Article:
The decisions you make throughout the game have a much greater effect on your future in the game than in most RPG's. A Karma scale is used to judge what sort of character you are, but the right and wrong decisions aren't always as clear as, perhaps, Mass Effect's were. What makes this interesting is that the Karma system plays an important part in how you continue throughout the game. If you've played many RPG's before, you're probably more than aware that your decisions typically have a short term effect. This is not the case with Fallout 3, as many characters and quests are available only if your Karma meets the required level.

The inventory, statistics, and information are all made available through the 'Pip-boy', a little device that straps onto your arm, given to you on your 10th birthday. It provides you with all the health information you could need, such as the current health condition of your body parts and your radiation level. In the 'Data' category you will find the map, radio (although it's nothing special normally), and quests. The interface is quite clean and simple, although some would argue that the Pip-boy is over-crowded with information, and not many people would guess that the torch is switched on by holding down the same key used to open the Pip-boy.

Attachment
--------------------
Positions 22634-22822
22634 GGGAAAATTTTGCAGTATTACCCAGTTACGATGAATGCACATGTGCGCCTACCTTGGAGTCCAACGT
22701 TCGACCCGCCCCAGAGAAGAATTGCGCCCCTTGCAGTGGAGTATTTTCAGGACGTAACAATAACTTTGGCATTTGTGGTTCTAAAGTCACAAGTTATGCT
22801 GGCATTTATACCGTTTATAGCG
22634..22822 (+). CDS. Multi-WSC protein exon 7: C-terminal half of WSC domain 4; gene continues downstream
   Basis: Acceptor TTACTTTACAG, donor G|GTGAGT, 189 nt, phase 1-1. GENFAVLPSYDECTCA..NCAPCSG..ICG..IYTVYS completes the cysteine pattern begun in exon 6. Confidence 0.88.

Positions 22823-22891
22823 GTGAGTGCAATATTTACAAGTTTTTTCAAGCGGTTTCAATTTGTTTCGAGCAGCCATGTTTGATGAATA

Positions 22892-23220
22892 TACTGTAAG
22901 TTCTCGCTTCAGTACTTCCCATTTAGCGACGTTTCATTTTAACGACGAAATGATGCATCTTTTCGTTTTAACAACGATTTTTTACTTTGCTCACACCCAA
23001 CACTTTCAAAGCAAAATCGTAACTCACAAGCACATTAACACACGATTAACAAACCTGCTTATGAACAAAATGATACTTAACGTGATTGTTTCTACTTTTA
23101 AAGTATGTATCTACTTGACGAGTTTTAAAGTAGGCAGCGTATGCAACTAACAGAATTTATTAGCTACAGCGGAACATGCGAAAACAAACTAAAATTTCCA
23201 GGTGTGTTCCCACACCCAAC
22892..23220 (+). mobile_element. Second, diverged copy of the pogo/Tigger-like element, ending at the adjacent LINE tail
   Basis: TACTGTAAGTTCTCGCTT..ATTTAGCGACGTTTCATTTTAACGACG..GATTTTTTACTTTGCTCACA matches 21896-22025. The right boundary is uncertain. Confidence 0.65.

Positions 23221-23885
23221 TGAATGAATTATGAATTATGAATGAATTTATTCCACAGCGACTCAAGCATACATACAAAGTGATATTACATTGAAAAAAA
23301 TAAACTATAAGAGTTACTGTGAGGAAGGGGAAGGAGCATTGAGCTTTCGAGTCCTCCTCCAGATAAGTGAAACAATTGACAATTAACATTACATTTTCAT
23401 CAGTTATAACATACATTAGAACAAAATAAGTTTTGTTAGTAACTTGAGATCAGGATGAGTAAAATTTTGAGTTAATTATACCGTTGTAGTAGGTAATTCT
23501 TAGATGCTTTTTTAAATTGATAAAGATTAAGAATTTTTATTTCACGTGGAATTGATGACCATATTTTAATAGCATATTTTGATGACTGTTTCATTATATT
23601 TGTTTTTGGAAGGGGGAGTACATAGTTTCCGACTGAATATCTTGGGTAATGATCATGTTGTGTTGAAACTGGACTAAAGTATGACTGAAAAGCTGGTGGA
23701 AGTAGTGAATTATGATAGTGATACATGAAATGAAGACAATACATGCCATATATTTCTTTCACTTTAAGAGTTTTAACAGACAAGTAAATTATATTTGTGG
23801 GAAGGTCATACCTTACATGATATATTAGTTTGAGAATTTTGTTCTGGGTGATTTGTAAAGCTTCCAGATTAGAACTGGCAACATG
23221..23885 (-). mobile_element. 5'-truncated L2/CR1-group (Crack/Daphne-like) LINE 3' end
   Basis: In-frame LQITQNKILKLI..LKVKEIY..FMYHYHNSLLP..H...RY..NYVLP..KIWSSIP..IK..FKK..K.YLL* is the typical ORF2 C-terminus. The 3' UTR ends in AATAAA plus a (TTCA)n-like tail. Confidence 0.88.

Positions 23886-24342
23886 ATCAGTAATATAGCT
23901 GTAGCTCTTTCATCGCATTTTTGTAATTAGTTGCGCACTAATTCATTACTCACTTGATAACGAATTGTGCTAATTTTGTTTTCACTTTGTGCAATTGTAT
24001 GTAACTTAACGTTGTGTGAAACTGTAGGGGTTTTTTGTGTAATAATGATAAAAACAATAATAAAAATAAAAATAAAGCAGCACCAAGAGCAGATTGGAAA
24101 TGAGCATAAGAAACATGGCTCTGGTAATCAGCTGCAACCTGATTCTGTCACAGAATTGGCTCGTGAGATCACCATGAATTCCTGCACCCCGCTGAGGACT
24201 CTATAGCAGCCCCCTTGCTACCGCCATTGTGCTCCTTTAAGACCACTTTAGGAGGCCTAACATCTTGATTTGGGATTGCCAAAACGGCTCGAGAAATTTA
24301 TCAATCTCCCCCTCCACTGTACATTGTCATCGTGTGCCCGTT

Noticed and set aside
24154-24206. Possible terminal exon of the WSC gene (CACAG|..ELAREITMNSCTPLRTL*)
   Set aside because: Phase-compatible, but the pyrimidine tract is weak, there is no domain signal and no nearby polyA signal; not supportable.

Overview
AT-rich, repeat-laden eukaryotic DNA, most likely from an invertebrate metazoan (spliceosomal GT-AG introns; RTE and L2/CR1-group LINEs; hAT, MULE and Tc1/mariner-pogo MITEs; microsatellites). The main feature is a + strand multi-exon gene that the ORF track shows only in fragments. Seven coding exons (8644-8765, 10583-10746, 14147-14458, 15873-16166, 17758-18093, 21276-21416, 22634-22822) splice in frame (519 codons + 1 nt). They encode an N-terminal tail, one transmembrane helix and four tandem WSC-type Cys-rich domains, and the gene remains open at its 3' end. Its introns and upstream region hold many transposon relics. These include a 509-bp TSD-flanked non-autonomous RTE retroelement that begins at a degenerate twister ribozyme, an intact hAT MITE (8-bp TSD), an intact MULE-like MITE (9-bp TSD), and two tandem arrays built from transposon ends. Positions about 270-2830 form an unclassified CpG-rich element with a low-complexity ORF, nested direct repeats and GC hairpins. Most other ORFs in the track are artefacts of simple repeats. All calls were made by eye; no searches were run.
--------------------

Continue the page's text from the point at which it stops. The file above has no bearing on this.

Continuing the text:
Unlike Oblivion, in Fallout 3 your character advances levels based on experience points. Your attributes (such as Small Guns, Big Guns, Medicine etc.) can be improved by using points you gain after level up. Also, after doing this you can choose a perk. Typically these further increase specific attributes, and become more useful as the levels increase. There is a level cap of 20, which is slightly limiting, although it does mean you spend less time hunting around in monster filled areas, and more time playing through the quests. As your character rises through the levels, your abilities do too. Some of these abilities are useful, such as creating higher quality guns, others less useful. Overall though, the level system provides functionality, but not so much that the game becomes dependant on it.

The entire game is built using the Gamebyro engine, as was Oblivion. This means that players can expect long distance views, and varying terrains. Some of the less significant textures are a little unsatisfying, but overall it provides a good balance between large scale and high quality. The facial textures are much better than Oblivion, where every person looked of similar shaped face, and lighting has been significantly improved too. This comes at a cost of performance, naturally, but it's nowhere near as demanding as Crysis; if you can play Oblivion in reasonable settings you can rest assured Fallout 3 will play well.